World Series of Boxing “restructuring,” fires L.A. front office, leaving venues
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The first season of the World Series of Boxing is unraveling, with an organization spokesman telling The Times on Thursday that all four North American teams will be leaving their venues, including the L.A. Matadors, which had their entire front office fired this week.
‘The season is still on right now, the dates are the same,’ World Series of Boxing spokesman Kevin Neuendorf said.
The Matadors, a gathering of amateur boxers who were to be paid in an international format that offered the most successful fighters 2012 Olympic spots, have been reduced to fighters and coaches, and it’s undetermined if their roster will be altered by the WSB financial trouble.
WSB Chief Operating Officer Ivan Khodabakhsh informed the Matadors personnel, including fired General Manager Jeff Benz, of the changes Wednesday. The boxers’ support staff were among those eliminated.
Neuendorf said the team will leave the L.A. Live campus of Nokia Theatre and Club Nokia and will stage its Jan. 27 card at another location, possibly the Hollywood Palladium. Neuendorf said he wasn’t sure if the Matadors were ‘current’ in fully paying the Nokia venues for the previous cards, which attracted former heavyweight champion Evander Holyfield and celebrity Jenny McCarthy.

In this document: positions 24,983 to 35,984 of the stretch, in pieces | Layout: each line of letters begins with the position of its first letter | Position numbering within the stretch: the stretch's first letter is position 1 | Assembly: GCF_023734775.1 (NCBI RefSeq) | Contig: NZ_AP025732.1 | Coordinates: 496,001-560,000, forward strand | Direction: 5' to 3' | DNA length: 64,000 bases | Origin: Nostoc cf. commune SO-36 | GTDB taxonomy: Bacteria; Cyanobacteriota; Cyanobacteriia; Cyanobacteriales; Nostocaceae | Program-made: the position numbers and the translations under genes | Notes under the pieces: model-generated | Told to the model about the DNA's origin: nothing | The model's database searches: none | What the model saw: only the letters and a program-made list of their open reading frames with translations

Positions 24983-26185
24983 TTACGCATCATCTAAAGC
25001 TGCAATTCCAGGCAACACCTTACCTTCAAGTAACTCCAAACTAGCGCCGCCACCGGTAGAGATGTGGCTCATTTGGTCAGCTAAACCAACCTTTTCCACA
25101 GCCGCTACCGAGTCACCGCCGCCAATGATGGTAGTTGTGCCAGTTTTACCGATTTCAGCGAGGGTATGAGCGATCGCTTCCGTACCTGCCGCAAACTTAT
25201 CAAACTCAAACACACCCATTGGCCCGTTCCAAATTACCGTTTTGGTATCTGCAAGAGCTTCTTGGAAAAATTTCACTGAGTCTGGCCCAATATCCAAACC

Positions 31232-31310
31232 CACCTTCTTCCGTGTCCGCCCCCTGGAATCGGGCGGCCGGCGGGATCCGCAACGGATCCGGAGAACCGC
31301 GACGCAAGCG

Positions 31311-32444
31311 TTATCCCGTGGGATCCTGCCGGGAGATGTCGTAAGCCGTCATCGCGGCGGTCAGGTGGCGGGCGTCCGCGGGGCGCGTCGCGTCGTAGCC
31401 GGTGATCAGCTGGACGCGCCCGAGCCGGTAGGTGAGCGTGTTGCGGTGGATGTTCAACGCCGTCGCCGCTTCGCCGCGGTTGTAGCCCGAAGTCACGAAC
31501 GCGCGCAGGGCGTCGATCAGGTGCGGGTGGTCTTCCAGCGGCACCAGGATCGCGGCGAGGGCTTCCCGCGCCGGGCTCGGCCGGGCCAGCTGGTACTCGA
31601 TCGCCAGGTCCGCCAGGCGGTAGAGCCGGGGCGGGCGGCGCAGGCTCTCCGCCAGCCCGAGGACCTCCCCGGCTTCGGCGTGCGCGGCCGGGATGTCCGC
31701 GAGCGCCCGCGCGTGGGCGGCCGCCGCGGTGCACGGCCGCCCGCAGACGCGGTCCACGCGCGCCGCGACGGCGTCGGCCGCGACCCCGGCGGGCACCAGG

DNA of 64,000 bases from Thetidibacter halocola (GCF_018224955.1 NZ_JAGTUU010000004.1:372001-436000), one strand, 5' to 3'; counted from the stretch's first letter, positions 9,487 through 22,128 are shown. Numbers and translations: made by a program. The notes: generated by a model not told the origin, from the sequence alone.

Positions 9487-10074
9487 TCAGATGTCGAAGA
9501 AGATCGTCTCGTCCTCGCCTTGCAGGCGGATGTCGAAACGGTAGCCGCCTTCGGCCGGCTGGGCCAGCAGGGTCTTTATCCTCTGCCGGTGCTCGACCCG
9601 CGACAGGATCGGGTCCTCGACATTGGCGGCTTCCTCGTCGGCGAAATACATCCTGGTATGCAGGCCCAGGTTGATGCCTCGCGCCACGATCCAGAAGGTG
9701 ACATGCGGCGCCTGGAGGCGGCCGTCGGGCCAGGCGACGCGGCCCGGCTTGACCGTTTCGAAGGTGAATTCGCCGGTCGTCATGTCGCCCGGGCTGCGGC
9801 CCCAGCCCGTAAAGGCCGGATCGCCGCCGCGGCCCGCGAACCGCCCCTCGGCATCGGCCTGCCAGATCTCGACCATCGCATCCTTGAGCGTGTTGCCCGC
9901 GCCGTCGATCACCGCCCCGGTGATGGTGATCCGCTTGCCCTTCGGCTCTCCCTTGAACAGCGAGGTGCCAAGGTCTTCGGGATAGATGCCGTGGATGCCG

‘We’re looking at cheaper alternatives,’ Neuendorf said. ‘The team certainly did not have the sponsorship revenue or ticket sales we hoped for. We’re still in the growing process. This is nothing new. Promoters have a difficult time selling boxing.’
The Matadors are led by unbeaten Russell Lamour, Eric Fowler and heavyweight David Imoesiri of Long Beach.
Additionally, the Miami team is moving out of American Airlines Arena to Florida International University, Mexico City is leaving its convention center for a less expensive venue and Memphis is shifting from a civic center to a downtown Cook Convention Center, Neuendorf said.
‘We don’t want it to be one and done, or not even get through this first season,’ Neuendorf said. ‘We’re working feverishly so there’ll be no interruption to the business. This is the evolution of a product, the ebbs and flows of a start-up. We’re tweaking things now to be more stable.’
Neuendorf said he expects to know the Matadors’ new home by early next week.